Sunday, July 6, 2014

Cancer And Chemotherapy Important Facts LR - Health

Cancer patients may have no other choice but to resort to chemotherapy in order to treat their illness. In oncology, adjuvant chemotherapy plays an important role particularly in combination with other cancer treatments. Adjuvant chemotherapy is an additional treatment given to the patient after surgery to help prevent any cancerous cells that may have not been completely removed during surgery from developing or increasing in number. The health condition is often susceptible to relapses in cancer cases, since no specialist can foresee the evolution or involution of cancer cells.

Chemical-based treatments together with radiotherapy are part of the same adjuvant chemotherapy category prescribed by doctors to stop cancer spread. Statistics indicate that about a third of the patients who have received adjuvant chemotherapy treatment have already been completely cured with the help of the surgery alone. For the less fortunate ones, the long term aim of the adjuvant chemotherapy is to increase the life extent of the sufferer.

The types of cancer in which adjuvant chemotherapy is used are quite various and here we may include colon cancer, lung, pancreatic, breast and prostate cancer as well as some forms of gynecological cancers.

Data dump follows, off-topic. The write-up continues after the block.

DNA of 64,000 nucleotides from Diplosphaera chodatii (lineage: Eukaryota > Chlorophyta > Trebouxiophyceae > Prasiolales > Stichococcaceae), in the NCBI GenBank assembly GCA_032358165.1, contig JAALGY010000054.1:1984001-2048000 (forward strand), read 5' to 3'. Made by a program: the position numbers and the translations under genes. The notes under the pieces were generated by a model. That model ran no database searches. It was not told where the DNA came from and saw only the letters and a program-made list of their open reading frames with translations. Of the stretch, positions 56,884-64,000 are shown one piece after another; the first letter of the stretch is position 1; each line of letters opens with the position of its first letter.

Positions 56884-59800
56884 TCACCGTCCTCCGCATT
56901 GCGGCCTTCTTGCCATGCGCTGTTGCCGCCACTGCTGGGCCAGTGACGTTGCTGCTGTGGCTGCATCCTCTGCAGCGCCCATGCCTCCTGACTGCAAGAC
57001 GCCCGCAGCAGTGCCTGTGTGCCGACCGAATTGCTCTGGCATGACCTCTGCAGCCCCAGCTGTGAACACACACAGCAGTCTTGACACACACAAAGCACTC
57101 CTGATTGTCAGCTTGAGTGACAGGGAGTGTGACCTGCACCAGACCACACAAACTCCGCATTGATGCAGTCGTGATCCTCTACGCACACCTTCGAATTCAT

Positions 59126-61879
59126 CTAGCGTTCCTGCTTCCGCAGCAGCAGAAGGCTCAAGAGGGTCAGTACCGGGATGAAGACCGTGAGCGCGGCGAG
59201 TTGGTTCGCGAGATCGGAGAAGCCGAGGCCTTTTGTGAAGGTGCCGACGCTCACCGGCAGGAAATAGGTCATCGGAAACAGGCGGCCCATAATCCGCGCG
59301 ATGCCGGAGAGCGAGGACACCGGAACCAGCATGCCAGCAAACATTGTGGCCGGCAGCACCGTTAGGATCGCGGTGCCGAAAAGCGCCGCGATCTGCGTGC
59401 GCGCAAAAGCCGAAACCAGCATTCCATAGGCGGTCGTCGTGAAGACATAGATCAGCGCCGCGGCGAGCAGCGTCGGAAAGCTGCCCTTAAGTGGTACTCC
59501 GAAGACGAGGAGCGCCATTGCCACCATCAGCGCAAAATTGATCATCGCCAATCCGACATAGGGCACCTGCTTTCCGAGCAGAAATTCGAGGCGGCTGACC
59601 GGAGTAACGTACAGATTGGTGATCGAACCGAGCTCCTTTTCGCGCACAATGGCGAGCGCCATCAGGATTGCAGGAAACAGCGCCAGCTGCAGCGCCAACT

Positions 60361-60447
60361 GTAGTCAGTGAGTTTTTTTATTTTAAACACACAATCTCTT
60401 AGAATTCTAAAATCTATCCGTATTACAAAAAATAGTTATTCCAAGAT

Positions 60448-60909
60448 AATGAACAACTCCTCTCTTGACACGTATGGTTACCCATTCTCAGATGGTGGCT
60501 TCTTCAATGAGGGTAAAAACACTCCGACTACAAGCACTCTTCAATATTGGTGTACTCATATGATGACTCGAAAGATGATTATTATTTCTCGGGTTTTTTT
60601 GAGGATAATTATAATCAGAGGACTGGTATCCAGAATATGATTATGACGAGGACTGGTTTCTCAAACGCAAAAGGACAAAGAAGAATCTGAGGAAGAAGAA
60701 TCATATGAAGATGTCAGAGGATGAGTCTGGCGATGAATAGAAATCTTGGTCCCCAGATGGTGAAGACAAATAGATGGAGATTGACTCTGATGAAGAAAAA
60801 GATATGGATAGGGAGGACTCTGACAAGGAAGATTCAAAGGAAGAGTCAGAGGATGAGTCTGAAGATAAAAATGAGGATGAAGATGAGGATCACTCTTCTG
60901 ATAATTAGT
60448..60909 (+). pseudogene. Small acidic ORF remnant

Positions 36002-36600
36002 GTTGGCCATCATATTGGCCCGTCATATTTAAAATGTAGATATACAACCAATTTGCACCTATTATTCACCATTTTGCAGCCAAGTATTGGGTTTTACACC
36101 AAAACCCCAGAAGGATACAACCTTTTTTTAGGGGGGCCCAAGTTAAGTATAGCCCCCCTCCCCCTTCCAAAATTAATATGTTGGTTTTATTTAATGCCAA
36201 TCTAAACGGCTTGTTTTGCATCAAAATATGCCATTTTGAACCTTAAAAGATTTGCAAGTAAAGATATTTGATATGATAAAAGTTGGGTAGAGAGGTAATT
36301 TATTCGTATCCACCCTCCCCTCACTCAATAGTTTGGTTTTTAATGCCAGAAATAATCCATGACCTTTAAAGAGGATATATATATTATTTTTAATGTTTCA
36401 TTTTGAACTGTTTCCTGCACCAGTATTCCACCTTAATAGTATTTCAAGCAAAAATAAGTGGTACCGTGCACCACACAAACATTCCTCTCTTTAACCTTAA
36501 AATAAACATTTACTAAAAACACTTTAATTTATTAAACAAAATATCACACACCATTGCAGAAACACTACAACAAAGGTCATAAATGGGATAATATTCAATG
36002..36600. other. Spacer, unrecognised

Beside the adjuvant chemotherapy, there is also another type of treatment that resembles the former in name; that is, neo-adjuvant chemotherapy. The neo-variant consists in the administration of drugs in the stage preceding the anti-cancer treatment per se. For instance, neo-adjuvant chemotherapy may be prescribed to a breast-cancer patient who will have to undergo surgery for breast removal. The aim of such a type of therapy is to minimize the tumor size so that there are fewer risks and a higher rate of success in the surgical intervention.

All in all, adjuvant chemotherapy has been identified as more effective when it is prescribed after the tumor removal rather than before it because the remaining cancer cells are fewer in number and, as a result, the drug is more powerful on them. The drugs specific to this type of treatment are most efficient when they are administered directly into the blood of the patient, that is, intravenously; another way of increasing drug efficiency is to use it locally in the exact body part attacked by cancer.

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